There are cartels, and there are car-tels. Germany, a heavily industrialized nation which is home to approximately 80 million people, relies on traditional manufacturing for its bread and butter, and more specifically, its car industry which is vast and exports products across the entire world.
Vast it may be, but modern it is not
The legacy nature of Germany's world-renowned motor industry is such that the corporate culture is dyed-in-the-wool and to a large extent, unable to modernize. Despite a modicum of modernity having recently emerged from the concrete expanses at Ingolstadt and Stuttgart in the form of the Porsche Taycan and the Audi e-tron, both of which are fully electric vehicles and have up-to-the-minute technology, trouncing other German products yet falling short of Sweden's efforts, or the disruptive and overtly advanced methodology used by Elon Musk's Tesla.
Modernizing and moving away from old methodology whilst retaining the charisma and brand integrity of a long-established institution is no easy task, and the German manufacturers have found this to be an almost insurmountable challenge in recent times.
Volvo, Sweden's urbane and sophisticated marque which celebrates its 100th anniversary soon and is planning its IPO this year is doing incredibly well, having pioneered hybrid and all-electric technology along with staunch rival Tesla, whilst remaining true to its Scandinavian virtues of style, safety, performance and build quality.
CEO Hakan Samuelsson has been held in universal acclaim and the company has mastered the ultra-modern Scandinavian ethos whilst keeping its traditional and equally Scandinavian values.
Ford has been on a roll too. Whilst many European firms began to worry when Elon Musk came out of nowhere and attempted to disrupt the automotive industry, Ford's executives remained composed, safe in the knowledge that Ford Motor Company is so well operated that it could easily develop and launch a Tesla rival, and it did, the Ford Mustang Mach-E, and a great car it is too.
With all of this move toward low emission or zero emission vehicles, the German giants have found themselves exponentially challenged and their core models are still relatively mundane diesel powered items which, apart from a few styling changes, do not differentiate much between today and the 1990s. For this reason, resorting to cheating the system came about, and a few years ago Volkswagen fell foul of a class action lawsuit led by famous lawyer Reiner Fuellmich in which customers sued the company for lying about its official emissions for diesel engined cars by fitting a device to the exhausts which causes any emissions reading technology to show a lower reading.
Volkswagen settled this lawsuit in 2020 with a £698 million offer to the Federation of German Consumer Organisations. Now, they are at it again, but this time it is all four of the big German manufacturers who have been issued a collective fine by the European Union authorities for 875 million Euros, for colluding to curb the use of emissions cleaning technology they had developed.
Volkswagen, alongside its subsidiaries Audi and Porsche, has been fined €502million (£432million) whilst BMW must pay €373million (£321million).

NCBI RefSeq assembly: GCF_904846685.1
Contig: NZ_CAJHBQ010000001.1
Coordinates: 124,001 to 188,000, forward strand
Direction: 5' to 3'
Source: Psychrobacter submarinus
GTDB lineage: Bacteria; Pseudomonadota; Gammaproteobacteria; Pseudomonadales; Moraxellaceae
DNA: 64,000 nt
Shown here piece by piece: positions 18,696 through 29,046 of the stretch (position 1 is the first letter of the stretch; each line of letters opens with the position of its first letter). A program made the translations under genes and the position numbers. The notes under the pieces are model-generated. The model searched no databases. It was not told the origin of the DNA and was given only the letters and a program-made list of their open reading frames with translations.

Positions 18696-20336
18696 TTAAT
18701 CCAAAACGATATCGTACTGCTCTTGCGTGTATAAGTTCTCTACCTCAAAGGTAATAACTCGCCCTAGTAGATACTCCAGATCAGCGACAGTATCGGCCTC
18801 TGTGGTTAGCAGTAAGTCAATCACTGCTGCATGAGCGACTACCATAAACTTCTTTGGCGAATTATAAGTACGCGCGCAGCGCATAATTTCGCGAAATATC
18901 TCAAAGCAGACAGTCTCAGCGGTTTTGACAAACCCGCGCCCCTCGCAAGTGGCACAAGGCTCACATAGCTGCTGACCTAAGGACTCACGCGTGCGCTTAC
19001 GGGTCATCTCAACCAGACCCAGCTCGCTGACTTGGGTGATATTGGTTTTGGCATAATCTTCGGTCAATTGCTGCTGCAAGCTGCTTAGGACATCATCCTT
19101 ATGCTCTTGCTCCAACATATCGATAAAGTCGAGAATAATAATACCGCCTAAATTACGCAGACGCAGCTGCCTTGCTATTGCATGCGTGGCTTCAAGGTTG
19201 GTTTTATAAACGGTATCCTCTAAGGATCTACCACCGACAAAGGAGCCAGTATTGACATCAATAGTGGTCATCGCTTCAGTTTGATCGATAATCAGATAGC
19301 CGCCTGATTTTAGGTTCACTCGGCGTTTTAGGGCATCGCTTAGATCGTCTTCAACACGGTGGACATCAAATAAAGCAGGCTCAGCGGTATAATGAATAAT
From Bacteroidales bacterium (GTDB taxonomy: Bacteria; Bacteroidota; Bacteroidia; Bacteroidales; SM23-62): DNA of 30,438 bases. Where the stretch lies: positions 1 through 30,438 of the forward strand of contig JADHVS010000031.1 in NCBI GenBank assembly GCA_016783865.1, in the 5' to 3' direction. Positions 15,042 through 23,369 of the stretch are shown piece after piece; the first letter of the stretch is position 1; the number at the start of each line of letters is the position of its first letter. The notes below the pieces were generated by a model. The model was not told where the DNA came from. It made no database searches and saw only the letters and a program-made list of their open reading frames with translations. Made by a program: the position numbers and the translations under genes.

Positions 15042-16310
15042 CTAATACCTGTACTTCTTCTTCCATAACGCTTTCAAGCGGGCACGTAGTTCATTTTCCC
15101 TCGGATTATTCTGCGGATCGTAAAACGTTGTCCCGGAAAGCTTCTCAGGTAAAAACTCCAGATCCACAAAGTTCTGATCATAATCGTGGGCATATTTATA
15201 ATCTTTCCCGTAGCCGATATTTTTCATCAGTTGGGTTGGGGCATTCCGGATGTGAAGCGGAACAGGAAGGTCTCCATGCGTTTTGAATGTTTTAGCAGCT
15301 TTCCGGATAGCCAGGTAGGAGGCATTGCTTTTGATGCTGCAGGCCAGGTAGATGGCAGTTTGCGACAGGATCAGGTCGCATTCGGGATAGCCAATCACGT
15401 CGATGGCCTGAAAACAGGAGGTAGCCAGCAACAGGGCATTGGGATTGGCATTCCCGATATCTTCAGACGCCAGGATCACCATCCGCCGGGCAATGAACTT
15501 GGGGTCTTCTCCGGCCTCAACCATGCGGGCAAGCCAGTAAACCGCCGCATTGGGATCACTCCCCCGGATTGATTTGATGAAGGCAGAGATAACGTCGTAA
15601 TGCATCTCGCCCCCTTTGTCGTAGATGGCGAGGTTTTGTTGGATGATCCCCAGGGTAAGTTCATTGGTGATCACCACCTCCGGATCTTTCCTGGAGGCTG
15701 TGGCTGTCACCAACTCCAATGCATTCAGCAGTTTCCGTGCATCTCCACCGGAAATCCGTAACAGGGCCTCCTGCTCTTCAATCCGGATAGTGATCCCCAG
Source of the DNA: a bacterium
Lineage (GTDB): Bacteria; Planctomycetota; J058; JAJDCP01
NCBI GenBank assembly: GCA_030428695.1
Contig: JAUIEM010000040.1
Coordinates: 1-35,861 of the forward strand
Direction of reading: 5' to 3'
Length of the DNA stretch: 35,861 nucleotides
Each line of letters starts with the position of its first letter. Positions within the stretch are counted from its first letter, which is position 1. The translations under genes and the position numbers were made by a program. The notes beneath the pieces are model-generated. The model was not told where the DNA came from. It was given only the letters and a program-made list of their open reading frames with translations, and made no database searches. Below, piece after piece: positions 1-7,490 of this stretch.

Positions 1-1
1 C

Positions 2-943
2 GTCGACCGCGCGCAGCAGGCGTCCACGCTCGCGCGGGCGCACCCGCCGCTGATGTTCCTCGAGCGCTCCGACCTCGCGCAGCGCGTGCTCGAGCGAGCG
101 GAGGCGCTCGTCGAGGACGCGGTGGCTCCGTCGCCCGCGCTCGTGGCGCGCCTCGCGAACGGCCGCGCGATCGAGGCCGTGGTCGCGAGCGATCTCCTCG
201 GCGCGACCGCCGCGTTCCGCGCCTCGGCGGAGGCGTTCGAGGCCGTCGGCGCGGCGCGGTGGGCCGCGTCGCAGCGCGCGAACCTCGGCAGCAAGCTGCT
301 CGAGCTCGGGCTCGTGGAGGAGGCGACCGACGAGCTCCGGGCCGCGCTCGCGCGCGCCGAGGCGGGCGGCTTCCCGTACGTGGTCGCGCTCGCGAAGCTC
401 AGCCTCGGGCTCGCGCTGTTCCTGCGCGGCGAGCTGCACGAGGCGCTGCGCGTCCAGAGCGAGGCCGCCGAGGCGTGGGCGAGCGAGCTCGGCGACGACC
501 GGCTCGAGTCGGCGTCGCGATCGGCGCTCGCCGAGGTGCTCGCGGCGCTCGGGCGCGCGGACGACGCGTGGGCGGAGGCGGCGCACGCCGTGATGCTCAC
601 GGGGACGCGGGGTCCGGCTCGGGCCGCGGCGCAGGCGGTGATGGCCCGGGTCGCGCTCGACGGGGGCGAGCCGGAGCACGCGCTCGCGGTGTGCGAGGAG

The leader of the EU's antitrust efforts Margrethe Vestager told mainstream media today that even though the companies had the technology to cut harmful emissions beyond legal limits, they resisted competition and denied consumers the chance to buy less polluting cars.
The question is, however, how much of this do these firms have to do before it has any effect whatsoever? The global public still buy the product in its droves, a matter backed up by share prices which are up tremendously. Volkswagen, for example, which is the world's second largest car manufacturer, is up an astonishing 89.2% over the past 5 years, despite that being a period in which electric car technology has boomed and Volkswagen's products have been left behind.
It is worthy of note that Volkswagen produces a huge number of vehicles in South East Asia and South America for local markets, and these are areas which are less concerned with electric vehicle use hence sales of traditional and relatively cheap vehicles are high.
Even on a daily basis, Volkswagen's stock is up 4.9 points to 205.30 euros per share, and Porsche is up 2.82 points to 90.38 euros per share. BMW is up 1.93 points to 86.38 euros per share, and Mercedes Benz is up 71.94 euros per share. Mercedes Benz parent company Daimler AG is the only German manufacturer which avoided fines because it snitched the whole cartel up to the European Union.
By avoided competing on technology to restrict pollution from gasoline and diesel passenger cars, the EU viewed this as an unlawful cartel. So, there are huge companies that have been sued in the aformentioned 'Dieselgate' scandal and are now in trouble with the European Union government over a similar issue, yet they remain evergreen.
Perhaps some firms really are too big and their marques are too famous to be seen by the public as old-fashioned wrongdoers. Risk warning: Spread bets and CFDs are complex instruments and come with a high risk of losing money rapidly due to leverage. 74.5% of retail investor accounts lose money when spread betting or trading CFDs with ETX. You should consider whether you understand how spread bets or CFDs work and whether you can afford to take the high risk of losing your money.